Contextual Design is a process that includes methods to: collect data about people in context of their intents, desires, and drivers; interpret and consolidate that data; use the data to create prototypes; and iteratively test and refine the prototypes with the target audience it is intended to help to ensure delight.
Contextual Design is based on theories from several disciplines including anthropology, psychology and design. According to Karen Holtzblatt and Hugh R. Beyer, contextual design:
“…has primarily been used for the design of computer information and IT systems, including hardware (Curtis et al 1999) and software (Rockwell 1999). Parts of Contextual Design have been adapted for use as a field usability evaluation method (McDonald et al 2006). Contextual Design has also been applied to the design of digital libraries and other learning technologies (Notess 2005, Notess 2004). Contextual Design has also been used in a variety of other industries, including web applications, process re-engineering, consumer product design, manufacturing, and automotive and medical device design, to name just a few.”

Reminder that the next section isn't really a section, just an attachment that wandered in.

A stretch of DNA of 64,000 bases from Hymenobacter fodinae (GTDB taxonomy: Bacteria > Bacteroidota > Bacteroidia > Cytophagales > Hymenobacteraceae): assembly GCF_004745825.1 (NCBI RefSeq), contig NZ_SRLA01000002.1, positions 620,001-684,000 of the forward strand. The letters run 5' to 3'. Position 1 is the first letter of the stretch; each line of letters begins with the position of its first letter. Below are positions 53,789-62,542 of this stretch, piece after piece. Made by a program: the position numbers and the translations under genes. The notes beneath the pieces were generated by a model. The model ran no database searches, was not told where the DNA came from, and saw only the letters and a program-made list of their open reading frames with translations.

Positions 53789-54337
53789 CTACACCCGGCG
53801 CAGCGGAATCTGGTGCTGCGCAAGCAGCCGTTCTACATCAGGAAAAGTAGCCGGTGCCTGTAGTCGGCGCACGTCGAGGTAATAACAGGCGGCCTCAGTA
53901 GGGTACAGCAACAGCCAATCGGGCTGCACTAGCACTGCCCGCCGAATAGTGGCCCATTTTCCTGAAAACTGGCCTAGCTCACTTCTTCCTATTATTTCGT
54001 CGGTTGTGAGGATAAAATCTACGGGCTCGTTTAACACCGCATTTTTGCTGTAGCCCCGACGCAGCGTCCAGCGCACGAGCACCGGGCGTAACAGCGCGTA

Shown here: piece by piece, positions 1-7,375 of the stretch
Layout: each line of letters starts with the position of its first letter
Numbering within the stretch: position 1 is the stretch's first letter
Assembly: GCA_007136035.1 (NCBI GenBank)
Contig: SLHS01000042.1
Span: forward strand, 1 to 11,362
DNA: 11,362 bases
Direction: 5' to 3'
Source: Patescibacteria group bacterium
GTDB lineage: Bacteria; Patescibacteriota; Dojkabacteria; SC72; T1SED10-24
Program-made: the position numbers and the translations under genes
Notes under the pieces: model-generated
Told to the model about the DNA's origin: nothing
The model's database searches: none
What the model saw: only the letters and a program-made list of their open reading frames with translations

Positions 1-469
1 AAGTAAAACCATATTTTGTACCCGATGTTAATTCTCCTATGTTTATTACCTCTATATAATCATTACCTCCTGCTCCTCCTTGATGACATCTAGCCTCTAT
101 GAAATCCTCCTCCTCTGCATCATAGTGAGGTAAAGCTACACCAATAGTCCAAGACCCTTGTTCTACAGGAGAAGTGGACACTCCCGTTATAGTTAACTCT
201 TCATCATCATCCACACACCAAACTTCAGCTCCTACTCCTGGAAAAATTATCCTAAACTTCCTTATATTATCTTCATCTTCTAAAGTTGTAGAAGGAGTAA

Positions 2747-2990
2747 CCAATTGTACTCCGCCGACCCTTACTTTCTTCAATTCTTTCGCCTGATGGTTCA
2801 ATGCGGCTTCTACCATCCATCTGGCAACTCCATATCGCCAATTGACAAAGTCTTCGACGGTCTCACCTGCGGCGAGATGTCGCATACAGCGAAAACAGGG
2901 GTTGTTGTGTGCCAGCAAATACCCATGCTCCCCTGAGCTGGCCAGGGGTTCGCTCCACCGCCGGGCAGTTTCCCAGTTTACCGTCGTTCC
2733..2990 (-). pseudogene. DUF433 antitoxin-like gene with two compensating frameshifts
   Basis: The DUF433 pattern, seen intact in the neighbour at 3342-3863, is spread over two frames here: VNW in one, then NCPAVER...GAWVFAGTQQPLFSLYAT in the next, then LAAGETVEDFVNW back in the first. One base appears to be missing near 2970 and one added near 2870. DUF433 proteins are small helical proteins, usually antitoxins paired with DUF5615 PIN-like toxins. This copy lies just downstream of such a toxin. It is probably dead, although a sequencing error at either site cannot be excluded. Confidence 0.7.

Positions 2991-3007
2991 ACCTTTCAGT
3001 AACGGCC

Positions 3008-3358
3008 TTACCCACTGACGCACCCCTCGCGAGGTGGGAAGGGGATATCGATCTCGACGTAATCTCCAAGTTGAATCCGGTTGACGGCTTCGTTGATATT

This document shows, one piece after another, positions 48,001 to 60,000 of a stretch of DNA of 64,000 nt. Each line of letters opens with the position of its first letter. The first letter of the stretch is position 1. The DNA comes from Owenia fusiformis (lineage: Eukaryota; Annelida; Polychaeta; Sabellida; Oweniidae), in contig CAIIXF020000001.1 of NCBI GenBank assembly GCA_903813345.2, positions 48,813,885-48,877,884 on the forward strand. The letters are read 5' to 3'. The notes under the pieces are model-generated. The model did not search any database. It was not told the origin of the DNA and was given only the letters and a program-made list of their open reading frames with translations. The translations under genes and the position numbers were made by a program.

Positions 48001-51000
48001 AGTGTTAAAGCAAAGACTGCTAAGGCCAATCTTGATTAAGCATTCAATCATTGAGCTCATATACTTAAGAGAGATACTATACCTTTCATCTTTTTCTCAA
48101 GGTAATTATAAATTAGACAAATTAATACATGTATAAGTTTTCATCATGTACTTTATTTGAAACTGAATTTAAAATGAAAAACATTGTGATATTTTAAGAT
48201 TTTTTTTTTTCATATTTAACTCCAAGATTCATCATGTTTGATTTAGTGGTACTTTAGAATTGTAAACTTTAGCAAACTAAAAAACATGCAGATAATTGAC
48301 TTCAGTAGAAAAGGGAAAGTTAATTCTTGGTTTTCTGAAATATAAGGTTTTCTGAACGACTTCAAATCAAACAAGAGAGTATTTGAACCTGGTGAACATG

The Contextual Design process includes the following steps:
Talk to customers while they are interacting in the experience – to provide reliable knowledge about what customers actually do and what they care about
Interpret the data in a cross-functional team – to create a shared perspective of the data
Consolidate data across multiple customers – to create a common vision for your entire customer population journey
Invent solutions grounded in your new vision – to provide a way to imagine and develop better solutions
Structure the solution to support the new vision – for planning, marketing, interaction design, and specification
Iteration with customer through prototypes – to provide early verification of design before any ideas take their final form (product, service, space, etc.)
Design the solution – define the architecture and ensures support of the new experience
Any good design considers the experience and its interactions as a whole: the handles on a Mini Cooper reflect the aesthetic of the entire car; the iPhone’s characteristic interface elements (including gestures) are carried through the entire design and the apps; all parts of the amazon.com site support the focus on customer’s interests, community ratings, related material, and easy purchase. And all pages of the site look like they are part of the site – a single page could not be changed
Contextual Design provides methods that help keep the design coherent and delight its customers.